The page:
Fulham boss Kit Symons believes the officials were wrong to rule out Hugo Rodallega’s late goal at Millwall.The Colombian striker netted six minutes from time but had his celebrations cut short after the assistant referee ruled him offside.It meant Fulham had to settle for a goalless draw, their first away league point since the win at Leeds in mid-December.Millwall boss Ian Holloway said the decision was correct, saying the linesman had got it “spot on”.However, Symons said he had watched a replay and felt Rodallega was onside.He said: “In my opinion that was a good goal which should have stood.“Hugo’s level with the man marking him and I think the other defender’s probably a yard deeper, but that’s my opinion.“I just think it was the wrong call by the linesman, but these things happen.“It would have capped off a fantastic day if we’d come away with all three points but it wasn’t quite to be.”Symons was happy with the result, which keeps the Whites in 19th, five points above the Championship relegation zone.He added: “I thought we were the team pushing second half.“I’m disappointed not to get the win but a point in this division is precious, so we’ll take that.”Follow West London Sport on TwitterFind us on Facebookj
Minister of Water, Land, Environment and Climate Change, Hon. Robert Pickersgill, has called for increased action by developed countries to cut greenhouse gas emissions, so as to reduce the worst impacts of climate change. Addressing session of the United Nations (UN) climate change conference in Doha, Qatar on December 5, Minister Pickersgill stated that without concerted action by the large industrialized countries, climate change will continue to be a major obstacle for many small island states, including Jamaica, in achieving development goals. He said Jamaica has been severely affected by the changes in weather patterns caused by climate change, and since 2001, the country has lost an annual average of two per cent of gross domestic product (GDP) due to hurricanes, floods and droughts. The cumulative cost of this damage and loss, he told the conference, was close to $120 billion, “money which could have been used more effectively to improve our education, health and infrastructure sectors.” Minister Pickersgill also pointed to the need for capital support and technology transfer to help developing countries to adapt. He noted that while Jamaica and other small island states have been attempting to strengthen their capacity, “there are some impacts that are proving to be beyond our ability to adapt”. “I highlight this, not only because of the actual loss and damage, but also because of the impact on our debt due to borrowing in order to finance the recovery and reconstruction,” he stated. “We must be afforded the opportunity to develop our countries without increasing emissions and ensure that our development can take a more sustainable path. We will continue to do all that we can to conserve on our use of water and energy. But must lament the slow pace of progress in significantly reducing the cost of alternative energy sources,” the Minister stated. United Nations Secretary-General, Ban Ki-moon, also spoke of the “growing crisis” of climate change and said “our actions need to match the scale of the challenge.” The conference, from Monday, November 26 to Friday, December 7, represents the 18th session of the Conference of the Parties to the United Nations Framework Convention on Climate Change (UNFCCC) and the 8th session of the Conference of the Parties serving as the Meeting of the Parties to the Kyoto ProtocolClimate Change Conference. It is being held at the Qatar National Convention Centre. At the G8 Summit held in the Italian city of L’aquila in July, 2009 developed countries promised to cut greenhouse gas emission by 80 per cent on the basis of 1990 levels by 2050. So far, 75 per cent of the greenhouse gas emission comes from developed countries, with developing countries accounting for 24 per cent of the developed countries’ level. The population of G8 bloc takes up 13 per cent of global population, but half of the heat-trapping gases come from these countries. In the past 20 years, the gap of greenhouse gases emission between the developed countries and developing nations has been widening instead of narrowing.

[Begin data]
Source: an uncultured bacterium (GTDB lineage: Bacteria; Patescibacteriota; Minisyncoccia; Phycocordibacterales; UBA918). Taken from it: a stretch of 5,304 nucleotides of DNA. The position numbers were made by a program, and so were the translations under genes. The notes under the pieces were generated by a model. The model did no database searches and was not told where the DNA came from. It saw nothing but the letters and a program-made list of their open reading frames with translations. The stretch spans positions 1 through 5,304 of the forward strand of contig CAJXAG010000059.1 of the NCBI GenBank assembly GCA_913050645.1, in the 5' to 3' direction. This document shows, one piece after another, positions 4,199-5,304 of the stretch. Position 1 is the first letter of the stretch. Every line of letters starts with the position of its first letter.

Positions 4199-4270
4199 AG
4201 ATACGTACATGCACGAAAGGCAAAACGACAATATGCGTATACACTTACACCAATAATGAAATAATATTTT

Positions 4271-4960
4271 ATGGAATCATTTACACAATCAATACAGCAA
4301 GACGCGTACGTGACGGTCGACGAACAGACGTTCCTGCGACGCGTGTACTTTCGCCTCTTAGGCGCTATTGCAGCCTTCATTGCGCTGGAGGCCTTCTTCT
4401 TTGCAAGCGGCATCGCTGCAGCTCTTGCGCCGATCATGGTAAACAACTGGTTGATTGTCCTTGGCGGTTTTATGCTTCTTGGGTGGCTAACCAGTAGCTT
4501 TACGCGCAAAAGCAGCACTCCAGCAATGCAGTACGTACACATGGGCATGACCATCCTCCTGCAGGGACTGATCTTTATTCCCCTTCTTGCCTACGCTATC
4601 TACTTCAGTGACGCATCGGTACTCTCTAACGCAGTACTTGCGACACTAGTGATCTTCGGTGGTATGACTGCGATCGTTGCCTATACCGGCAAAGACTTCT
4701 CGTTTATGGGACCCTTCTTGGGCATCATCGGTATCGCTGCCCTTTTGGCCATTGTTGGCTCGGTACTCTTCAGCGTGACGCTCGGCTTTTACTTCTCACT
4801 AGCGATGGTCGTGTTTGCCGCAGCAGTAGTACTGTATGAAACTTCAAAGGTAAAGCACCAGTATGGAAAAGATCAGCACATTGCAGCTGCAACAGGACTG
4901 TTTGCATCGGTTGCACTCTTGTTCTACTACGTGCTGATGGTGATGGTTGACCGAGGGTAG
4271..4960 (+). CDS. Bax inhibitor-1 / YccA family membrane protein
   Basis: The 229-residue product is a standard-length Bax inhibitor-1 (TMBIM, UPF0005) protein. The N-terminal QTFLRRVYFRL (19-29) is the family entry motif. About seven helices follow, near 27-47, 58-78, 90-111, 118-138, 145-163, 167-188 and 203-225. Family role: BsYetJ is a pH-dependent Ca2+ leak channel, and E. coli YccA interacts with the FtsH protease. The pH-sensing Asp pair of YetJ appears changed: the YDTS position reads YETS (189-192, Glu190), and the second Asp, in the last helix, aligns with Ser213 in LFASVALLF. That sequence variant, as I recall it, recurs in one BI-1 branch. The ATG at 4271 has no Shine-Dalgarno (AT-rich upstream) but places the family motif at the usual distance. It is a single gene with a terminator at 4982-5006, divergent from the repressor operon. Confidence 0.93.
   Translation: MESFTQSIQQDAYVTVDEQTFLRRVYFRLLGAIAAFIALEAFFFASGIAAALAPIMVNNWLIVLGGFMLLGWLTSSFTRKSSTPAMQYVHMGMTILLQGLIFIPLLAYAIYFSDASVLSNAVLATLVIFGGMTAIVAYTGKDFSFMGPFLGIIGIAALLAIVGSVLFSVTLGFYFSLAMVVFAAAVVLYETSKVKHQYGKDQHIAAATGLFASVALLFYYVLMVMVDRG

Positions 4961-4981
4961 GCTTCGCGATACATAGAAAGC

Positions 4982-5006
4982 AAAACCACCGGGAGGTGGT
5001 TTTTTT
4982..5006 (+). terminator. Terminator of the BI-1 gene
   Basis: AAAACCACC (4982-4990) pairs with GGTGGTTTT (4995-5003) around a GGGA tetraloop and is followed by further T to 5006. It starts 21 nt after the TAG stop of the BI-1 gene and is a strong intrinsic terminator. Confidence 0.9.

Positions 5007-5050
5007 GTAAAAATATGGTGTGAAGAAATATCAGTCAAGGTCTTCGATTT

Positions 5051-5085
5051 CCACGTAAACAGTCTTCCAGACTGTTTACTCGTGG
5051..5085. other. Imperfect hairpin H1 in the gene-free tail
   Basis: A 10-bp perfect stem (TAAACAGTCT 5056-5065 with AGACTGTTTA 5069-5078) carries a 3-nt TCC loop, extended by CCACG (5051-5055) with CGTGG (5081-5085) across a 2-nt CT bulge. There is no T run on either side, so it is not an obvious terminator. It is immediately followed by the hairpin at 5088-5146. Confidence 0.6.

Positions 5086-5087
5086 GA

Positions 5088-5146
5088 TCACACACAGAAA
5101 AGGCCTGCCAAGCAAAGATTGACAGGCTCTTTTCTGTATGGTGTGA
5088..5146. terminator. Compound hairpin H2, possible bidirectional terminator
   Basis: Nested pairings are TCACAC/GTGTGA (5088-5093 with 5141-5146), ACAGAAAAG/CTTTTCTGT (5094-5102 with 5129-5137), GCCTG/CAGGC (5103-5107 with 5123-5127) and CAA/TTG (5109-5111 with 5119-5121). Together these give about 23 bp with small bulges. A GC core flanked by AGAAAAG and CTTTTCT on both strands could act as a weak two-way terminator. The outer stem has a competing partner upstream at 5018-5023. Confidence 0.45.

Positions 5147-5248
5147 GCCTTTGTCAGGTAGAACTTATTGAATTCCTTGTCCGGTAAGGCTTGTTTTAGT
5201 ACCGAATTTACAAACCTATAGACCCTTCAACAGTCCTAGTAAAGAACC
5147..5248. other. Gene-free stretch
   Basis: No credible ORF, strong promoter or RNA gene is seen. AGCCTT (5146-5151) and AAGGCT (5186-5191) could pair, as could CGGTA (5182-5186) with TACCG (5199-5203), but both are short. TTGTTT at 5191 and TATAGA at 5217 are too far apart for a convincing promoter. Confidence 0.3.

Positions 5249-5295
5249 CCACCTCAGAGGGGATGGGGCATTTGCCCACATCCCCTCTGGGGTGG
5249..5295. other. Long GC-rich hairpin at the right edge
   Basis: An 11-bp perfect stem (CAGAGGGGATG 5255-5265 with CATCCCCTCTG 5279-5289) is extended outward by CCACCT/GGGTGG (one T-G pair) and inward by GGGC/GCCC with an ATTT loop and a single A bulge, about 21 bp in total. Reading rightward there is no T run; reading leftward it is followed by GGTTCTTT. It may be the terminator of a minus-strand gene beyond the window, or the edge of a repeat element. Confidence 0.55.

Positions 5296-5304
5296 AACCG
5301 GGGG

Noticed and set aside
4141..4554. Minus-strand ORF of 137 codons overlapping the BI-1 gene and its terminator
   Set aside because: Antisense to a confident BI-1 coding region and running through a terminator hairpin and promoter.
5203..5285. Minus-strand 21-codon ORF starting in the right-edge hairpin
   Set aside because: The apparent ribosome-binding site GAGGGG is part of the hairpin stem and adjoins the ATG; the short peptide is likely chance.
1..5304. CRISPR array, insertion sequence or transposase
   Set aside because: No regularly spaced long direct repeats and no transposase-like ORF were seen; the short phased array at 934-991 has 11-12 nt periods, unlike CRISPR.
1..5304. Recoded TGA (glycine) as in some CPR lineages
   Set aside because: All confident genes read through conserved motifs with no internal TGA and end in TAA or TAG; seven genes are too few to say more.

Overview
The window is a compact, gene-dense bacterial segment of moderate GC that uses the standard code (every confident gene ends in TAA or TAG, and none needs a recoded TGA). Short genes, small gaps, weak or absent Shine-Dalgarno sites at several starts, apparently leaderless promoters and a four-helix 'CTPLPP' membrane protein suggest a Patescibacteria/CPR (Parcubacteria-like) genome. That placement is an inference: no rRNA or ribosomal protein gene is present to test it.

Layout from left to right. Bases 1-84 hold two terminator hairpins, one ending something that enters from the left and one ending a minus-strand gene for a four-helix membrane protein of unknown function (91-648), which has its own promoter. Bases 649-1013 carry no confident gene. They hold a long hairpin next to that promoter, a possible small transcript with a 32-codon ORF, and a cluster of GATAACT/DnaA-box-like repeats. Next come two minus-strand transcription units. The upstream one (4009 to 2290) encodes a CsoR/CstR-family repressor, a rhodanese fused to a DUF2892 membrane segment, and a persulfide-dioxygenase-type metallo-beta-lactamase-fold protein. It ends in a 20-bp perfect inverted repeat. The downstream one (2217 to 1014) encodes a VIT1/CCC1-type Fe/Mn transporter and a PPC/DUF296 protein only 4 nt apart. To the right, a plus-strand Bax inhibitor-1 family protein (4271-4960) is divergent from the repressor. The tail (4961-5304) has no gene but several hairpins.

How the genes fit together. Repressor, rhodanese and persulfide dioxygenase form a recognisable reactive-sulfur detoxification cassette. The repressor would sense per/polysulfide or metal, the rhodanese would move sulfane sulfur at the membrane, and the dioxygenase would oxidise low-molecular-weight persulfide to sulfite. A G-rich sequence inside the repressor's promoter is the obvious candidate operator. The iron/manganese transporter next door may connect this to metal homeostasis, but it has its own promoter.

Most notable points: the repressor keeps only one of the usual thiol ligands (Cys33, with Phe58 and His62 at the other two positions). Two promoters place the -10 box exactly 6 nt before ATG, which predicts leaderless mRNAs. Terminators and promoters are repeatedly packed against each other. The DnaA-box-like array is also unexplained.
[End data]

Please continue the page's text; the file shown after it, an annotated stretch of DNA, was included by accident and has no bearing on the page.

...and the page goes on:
Finance and Planning Minister, Dr. the Hon. Peter Phillips, says work has commenced on two of the eight proposed agro parks to be established island wide, being undertaken over the next three years at a cost of US$8 million, Dr. Phillips was speaking at the signing and launch of the $240.7 million (€2.25 million) Economic Partnership Agreement Capacity Building Project, at the Bureau of Standards Jamaica (BSJ) in Kingston, on December 11. The Minister said he has been informed by the Minister of Agriculture, Hon. Roger Clarke that work has started on the parks at Amity Hall, in St. Thomas and Ebony Park, in Clarendon, to improve the irrigation infrastructure and to put in other facilities. “This will enable private producers, with the support and co-ordination of the Government, to get involved in modern 21st Century agriculture, so that we can meet the targets, not only of displacing imported food supplies, but capturing export markets, which are hungry for Jamaican products,” Dr. Phillips argued. Noting that the Ministry of Agriculture is moving “full speed ahead” with the parks’ development, being advanced under the recently enacted Public-Private Partnership Policy (PPP), the Minister explained that these facilities will help to “stabilize” the agricultural supply chains, “deepen” inter-industry linkages, increase competitive import substitution, and incorporate what he described as “under-utilized” rural labour force into productive activity. The Agriculture Minister, who announced the parks’ development in the House of Representatives in September, advised that these will be established in St. Thomas, St. Catherine, Clarendon, Manchester, St. Elizabeth, and Trelawny. He indicated that the initiative represented a “pragmatic approach” to enhancing Jamaica’s food security and reducing the country’s food import bill. Focus, he informed, will be placed on producing onions, Irish potato, yam, honey, small ruminants, hot pepper, ginger, turmeric, pineapple, and aquaculture. Mr. Clarke assured that the parks will be equipped with the requisite infrastructure to ensure sustainable production and enhance post harvest activities. These inputs include: irrigation, drainage, storage, and packing house facilities. The Capacity Building Project, being funded by the European Union (EU), aims to create an enabling environment to support increased compliance of Jamaican agriculture and agribusiness exports, with international quality standards, to EU and other markets. This will be done by strengthening the capacity of infrastructure supporting the country’s export sector. The project is designed to enhance Jamaica’s food security focus and competitiveness goals, as outlined in the National Export Strategy (NES), and the country’s National Development Plan, Vision 2030 Jamaica, being administered by the Planning Institute of Jamaica (PIOJ). Project activities are slated to get underway this month with the commencement of an initial 18-month undertaking, for which €600,000 has been earmarked. This phase is slated to run until May 2014. Welcoming the project, Mr. Clarke said it will have a “far-reaching” impact in facilitating the country’s adherence to international food safety standards, regulations, and practices. “This (project) will assist the Ministry to outfit our labs with critical pieces of equipment and the technical capabilities that will make them much more efficient, as well as making an array of testing sites available to the trading public,” he pointed out, while citing the benefit of access to global markets accruable to exporters, by virtue of their products receiving accreditation from internationally recognized testing facilities. Arguing that food safety “is everybody’s responsibility,” Mr. Clarke expressed gratitude to the EU and other stakeholders who have partnered with the Ministry to safeguard the quality and integrity of food consumed locally, as well as those exported. “The Ministry signals its commitment to ensuring full compliance to global standards, through strengthened policies, institutional and regulatory frameworks and the provisions of technical support services where required,” the Minister assured.